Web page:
Not sure why Internet Explorer cannot identify the applet as being harmless). Corrections in any of the material which follows, however tiny, would be most welcome. JOHN LAING (1792), NORTH SANDS JOHN AND DAVID LAING (1793/1796), NORTH SANDS JOHN LAING (1796/1797), NORTH SANDS JOHN AND PHILIP LAING (1797/1805), NORTH SANDS & (1804/1818) BRIDGE DOCK JOHN & JAMES LAING (1816/c.1830), SOUTHWICK PHILIP LAING (1818/1834), DEPTFORD LAING & SIMEY (1834/1837), DEPTFORD PHILIP LAING (c.1837/1843), DEPTFORD JAMES LAING (became Sir James Laing in 1897) (1843/1898), DEPTFORDSIR JAMES LAING AND SONS LIMITED (1898/1966), DEPTFORDNote:- The token in the bottom row above is from an expired e Bay listing - a 'mudlark' find on the Wear river bank. 1909, to 'Nederlandsch-Amerikaansche Stoomvaart Maatschappij' (Holland America Line), as part of the purchase of Neptune & renamed Zijldijk. The Master, Harry Hassan was taken below while the men on deck were searched.
Geoff indicates that he cannot spot any indication of another bridge behind the railway bridge. Per 1 (Miramar, link, you now must be registered to access). Gayner, of Sunderland, who I now see still owned the vessel in 1908/09 per Lloyd's Register ('LR'). 1910, the vessel was dismasted off La Plata, Argentina, & was towed in that condition into Pernambuco, now Recife, Brazil, ii) that in Mar. Kirsten), of Hamburg, since the vessel was sold by them, in 1898, to 'Deutsche Dampfschifffahrts-Gesellschaft Kosmos' (DDG Kosmos), also of Hamburg. The nearest island was 2 miles distant & at dawn a scouting party went to the island & sought help from 4 Maldivians gathering coconuts. It also was engaged, however, in other areas, including the carriage of cotton & grain from New Orleans, likely to Manchester.
Which would adjust the image dating to the late 1920s at the latest - since from 1927 to 1929 the road bridge with its distinctive arch was being built to replace the previous road bridge that had no arch at all. The image I show is not even, of the entire available image! You can see the whole set here & can see this particular image here. I suspect so.), 4 (Miramar, link, you now must be registered to access). 69.0 metres long perpendicular to perpendicular, 226.5 ft. The webmaster has a single LR ex Google Books available to him which lists the vessel, see at left. 1911 the vessel was sold (to whom I wonder) with no change of vessel name, iii) that during WW1 Wychwood was used as a naval receiving ship off Kirkwall (Orkney Islands, I presume), iv) that she later became a barge & was broken up at about 1923. Soon they returned to the ship with eight small vessels intent not upon helping but rather upon looting Umona. 24, 1891, on service to Sydney, New South Wales, Australia. Acquired for the company's weekly freight service between Rotterdam & Baltimore, Maryland, U. While detail is not WWW available, the vessel stove in some plates at Latchford, & met with other accidents in the Manchester Ship Canal, either through bad steering, or bad pilotage. 28, 1894, the New York Times advised that both Venango & Govino (built by Laing of Sunderland, in 1892) were a week overdue at Baltimore, having encountered a storm on their voyages from Rotterdam. I read that the company ran into financial difficulties & in 1906 Furness Withy & Co. From 1 (item #26, page in Norwegian, Asp), 2 (2nd Onega), 3 (Miramar, link, you now must be registered to access).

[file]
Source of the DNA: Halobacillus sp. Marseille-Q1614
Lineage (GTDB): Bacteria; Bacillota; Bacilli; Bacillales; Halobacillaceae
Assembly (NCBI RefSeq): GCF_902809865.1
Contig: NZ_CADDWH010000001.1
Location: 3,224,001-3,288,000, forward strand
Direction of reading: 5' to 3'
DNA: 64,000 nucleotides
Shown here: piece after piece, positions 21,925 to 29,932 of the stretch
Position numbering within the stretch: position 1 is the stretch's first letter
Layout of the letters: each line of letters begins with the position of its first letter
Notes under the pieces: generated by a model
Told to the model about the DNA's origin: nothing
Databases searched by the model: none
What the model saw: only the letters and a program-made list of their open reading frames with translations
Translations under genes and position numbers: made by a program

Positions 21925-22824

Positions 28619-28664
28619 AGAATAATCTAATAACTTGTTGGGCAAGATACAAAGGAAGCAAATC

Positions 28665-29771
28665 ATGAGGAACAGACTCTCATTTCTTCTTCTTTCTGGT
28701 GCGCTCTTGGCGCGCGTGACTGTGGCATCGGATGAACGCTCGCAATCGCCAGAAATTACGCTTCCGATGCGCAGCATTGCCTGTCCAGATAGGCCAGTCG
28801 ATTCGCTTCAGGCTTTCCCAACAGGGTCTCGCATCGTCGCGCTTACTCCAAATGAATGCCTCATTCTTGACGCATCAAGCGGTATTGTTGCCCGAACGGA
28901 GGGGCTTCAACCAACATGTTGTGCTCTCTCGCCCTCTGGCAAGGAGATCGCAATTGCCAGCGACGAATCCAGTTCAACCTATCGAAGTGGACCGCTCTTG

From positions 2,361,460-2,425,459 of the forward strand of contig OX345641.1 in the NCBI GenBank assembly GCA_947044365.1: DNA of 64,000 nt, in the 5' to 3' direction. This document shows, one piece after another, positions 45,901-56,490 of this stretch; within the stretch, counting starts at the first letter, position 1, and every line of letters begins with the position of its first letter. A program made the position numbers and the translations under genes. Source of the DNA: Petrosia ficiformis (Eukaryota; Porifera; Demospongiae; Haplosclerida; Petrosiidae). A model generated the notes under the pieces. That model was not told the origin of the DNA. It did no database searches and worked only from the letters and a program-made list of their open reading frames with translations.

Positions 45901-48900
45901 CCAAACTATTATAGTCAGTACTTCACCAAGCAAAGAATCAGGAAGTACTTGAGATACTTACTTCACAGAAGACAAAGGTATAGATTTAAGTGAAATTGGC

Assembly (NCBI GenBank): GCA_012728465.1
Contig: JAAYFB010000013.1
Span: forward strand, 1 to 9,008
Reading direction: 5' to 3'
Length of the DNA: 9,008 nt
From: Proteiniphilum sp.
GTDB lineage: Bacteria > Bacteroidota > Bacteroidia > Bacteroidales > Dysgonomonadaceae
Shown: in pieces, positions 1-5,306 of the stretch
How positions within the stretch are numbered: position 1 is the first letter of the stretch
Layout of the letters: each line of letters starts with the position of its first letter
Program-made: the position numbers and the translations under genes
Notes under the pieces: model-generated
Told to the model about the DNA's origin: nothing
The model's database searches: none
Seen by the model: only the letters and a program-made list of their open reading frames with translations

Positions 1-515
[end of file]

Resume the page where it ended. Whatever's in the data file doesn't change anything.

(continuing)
What was then proposed was that a new company be formed & that the creditors accept shares in lieu of their debts. Was, in fact, a new company formed or was the existing company restructured? Per 1 [Bullard King, Umkuzi (1)], 2 (related ephemera), 3 (Boer War, 70% down, no date), 4 (Miramar, link, you now must be registered to access). Per 1 [Bullard King, Umona (1)], 2 (Natal Line of Steamers, ex 3, Whitakers 1894, a 'Google' book), 4 (image), 5 (final voyage, Chapter 12, commencing at page #67), 6 (Miramar, link, you now must be registered to access).
The 'new company' was also, I read, named 'Sir James Laing and Sons Limited.'James Marr, [(1854/1932), later (1919) Sir James Marr, obituary etc.], an experienced shipbuilder who was Managing Director of Joseph L. 85.8 metres long perpendicular to perpendicular, speed of 10 knots, signal letters LRMV. 85.8 metres long perpendicular to perpendicular, 281.5 ft.
At a site previously 'tenanted' by William Havelock. The University of Newcastle's 'Sine' project offers a print of the 'Laing' yard at Deptford in the period of 1825 to 1835. The vacated 'Bridge Dock' was later, it would seem, occupied by Mr. In the 1881 Census, I read that James was living at Thornhill Hall, Bishopwearmouth, with his wife, four sons, five daughters, & fourteen servants (14 more than I have! It depicted thousands of men (&some women) outside the Police Station & Magistrates Court in Sunderland, in an image which included an Empire Cinema poster with the date of Feb. The vendor indicated that it possibly related to a strike or protest meeting against unemployment as there was a depression in shipbuilding at that time. 12, 1908, Sunderland Town Councilcut off the electricity supplyto the shipbuilding yard of Sir James Laing as it owed them over 2,000. The vessel was used, I have read, in the fruit trade. di Nav a Vap.' as the registered owner in 1930/31 & 'Levant Parobrodarsko Drustvo s.o.j.' in 1931/32, both of ibenik, Yugoslavia now Croatia. 7, 1931, the vessel was wrecked in the Adriatic, nr. The vessel must have been re-floated since it was later broken up at nearby Pola (should be Pula, Croatia, I believe) in Q1 of 1932. He was charged with war crimes, but fled Germany and never faced trial.